Kirby, the Nintendo mascot with a stomach for anything, hasn’t had the smoothest of journeys over the past few years. Kirby 64 arrived too late on in the ill-fated Nintendo 64’s life, while the GameCube’s Kirby Air Ride also didn’t get a whole lot of recognition. The pink blob’s next is the result of another last-generation projecting shifting to the Wii, and despite being around since E3 2005, very little is known about it. Hopefully the time has been spent in creating a title worthy of Kirby’s popularity, with gameplay that can only be produced on the Wii.
Super Mario Stadium Family Baseball
A next-generation sequel to Mario Superstar Baseball on the Nintendo GameCube, Super Mario Stadium Baseball follows Mario Party and Mario Strikers in becoming the next Nintendo franchise to receive a makeover thanks to the introduction of motion controls. With nearly 30 returning characters and another ten said to be making their debuts (including Princess Zelda and Super Mario Galaxy’s Rosalina), SMSB looks set to be the most feature-packed entry in the series yet.
Wii Music was one of the first ever games touted for Nintendo’s latest console, having appeared as a demonstration of the Wii’s motion-sensing capabilities way back at the Tokyo Game Show in 2005. The title will allow up to four players to jam together in a band made up of a maximum of six members, with over 40 instruments including guitar, drums, maracas and violin. With a variety of motion controls used to play each instrument and a tentative 2008 release date announced, we imagine this will be the next casual gaming must-have title for Wii after Wii Fit.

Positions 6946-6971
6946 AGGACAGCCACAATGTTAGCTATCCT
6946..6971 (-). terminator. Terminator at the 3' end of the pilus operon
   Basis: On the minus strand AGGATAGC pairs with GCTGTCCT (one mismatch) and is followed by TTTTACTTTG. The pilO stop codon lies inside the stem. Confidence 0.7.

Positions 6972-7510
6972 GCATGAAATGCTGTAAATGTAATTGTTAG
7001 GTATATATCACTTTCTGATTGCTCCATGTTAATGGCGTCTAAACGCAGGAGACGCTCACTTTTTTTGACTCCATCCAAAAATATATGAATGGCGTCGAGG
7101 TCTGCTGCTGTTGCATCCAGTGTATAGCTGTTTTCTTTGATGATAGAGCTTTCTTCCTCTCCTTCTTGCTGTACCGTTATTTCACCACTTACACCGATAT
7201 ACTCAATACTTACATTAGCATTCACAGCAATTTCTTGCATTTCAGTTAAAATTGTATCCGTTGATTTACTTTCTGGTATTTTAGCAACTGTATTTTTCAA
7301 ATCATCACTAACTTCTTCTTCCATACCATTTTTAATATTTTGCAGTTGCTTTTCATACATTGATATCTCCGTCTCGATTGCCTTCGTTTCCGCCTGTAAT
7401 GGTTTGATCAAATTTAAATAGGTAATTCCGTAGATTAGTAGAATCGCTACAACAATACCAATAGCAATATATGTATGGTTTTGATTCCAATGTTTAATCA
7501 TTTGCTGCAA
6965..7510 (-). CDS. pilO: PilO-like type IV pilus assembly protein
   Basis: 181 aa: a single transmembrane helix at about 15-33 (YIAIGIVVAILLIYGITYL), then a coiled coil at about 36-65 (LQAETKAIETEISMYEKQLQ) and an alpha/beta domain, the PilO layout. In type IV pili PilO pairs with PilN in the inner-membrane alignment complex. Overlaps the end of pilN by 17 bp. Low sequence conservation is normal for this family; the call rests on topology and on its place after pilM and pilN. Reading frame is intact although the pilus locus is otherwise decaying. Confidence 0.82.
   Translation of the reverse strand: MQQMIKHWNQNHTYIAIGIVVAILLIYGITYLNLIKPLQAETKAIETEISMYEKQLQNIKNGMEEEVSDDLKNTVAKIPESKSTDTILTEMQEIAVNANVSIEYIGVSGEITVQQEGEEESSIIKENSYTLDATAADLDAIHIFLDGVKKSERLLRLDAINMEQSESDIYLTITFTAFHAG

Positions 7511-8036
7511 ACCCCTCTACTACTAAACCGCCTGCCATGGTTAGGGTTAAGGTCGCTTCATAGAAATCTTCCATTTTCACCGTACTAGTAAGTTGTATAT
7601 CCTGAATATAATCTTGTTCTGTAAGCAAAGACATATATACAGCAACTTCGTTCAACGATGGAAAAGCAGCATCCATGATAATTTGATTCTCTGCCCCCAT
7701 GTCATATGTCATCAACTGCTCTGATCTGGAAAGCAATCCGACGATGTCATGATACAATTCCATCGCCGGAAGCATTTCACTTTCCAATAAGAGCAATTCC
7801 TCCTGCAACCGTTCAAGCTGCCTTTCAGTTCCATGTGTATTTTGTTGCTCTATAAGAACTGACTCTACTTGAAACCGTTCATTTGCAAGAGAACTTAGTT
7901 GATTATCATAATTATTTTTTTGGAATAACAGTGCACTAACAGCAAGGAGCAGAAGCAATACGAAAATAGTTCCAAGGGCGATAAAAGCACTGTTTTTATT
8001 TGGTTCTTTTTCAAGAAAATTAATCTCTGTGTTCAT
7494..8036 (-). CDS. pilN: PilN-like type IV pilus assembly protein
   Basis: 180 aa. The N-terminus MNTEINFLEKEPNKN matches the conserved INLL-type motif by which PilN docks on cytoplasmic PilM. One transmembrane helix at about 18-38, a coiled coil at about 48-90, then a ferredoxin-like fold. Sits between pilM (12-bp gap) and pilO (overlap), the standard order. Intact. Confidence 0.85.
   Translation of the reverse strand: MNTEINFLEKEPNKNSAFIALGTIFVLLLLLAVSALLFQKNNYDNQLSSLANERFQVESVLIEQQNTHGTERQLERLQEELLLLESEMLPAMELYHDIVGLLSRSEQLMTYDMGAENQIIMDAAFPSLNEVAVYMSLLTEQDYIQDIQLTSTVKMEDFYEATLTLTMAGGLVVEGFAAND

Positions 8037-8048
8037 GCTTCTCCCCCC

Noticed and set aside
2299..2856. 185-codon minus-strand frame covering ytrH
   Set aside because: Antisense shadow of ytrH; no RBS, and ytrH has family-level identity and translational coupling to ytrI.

Kid Icarus, Pilotwings, F-Zero, Punch Out!?
The return of Kid Icarus’ protagonist, Pit, as a fighting character in Super Smash Bros. Brawl led to calls from many gaming quarters for the franchise to be resurrected. In January 2005, developer Factor 5 announced that it was creating a brand new title for the Nintendo Wii, with a “credible” source at the firm leaking that said new game was indeed Kid Icarus. There’s no denying that after nearly two decades in the dark, the return of Kid Icarus is long, long overdue. Nintendo of America president recently teased that a “big” Holiday game would be announced at E3, leading others to suggest the likes of F-Zero, Punch Out! or Pilotwings may also be the identity of the mystery development.
The above list ignores all third party efforts, while Nintendo’s upcoming plans for the DS are even more of a mystery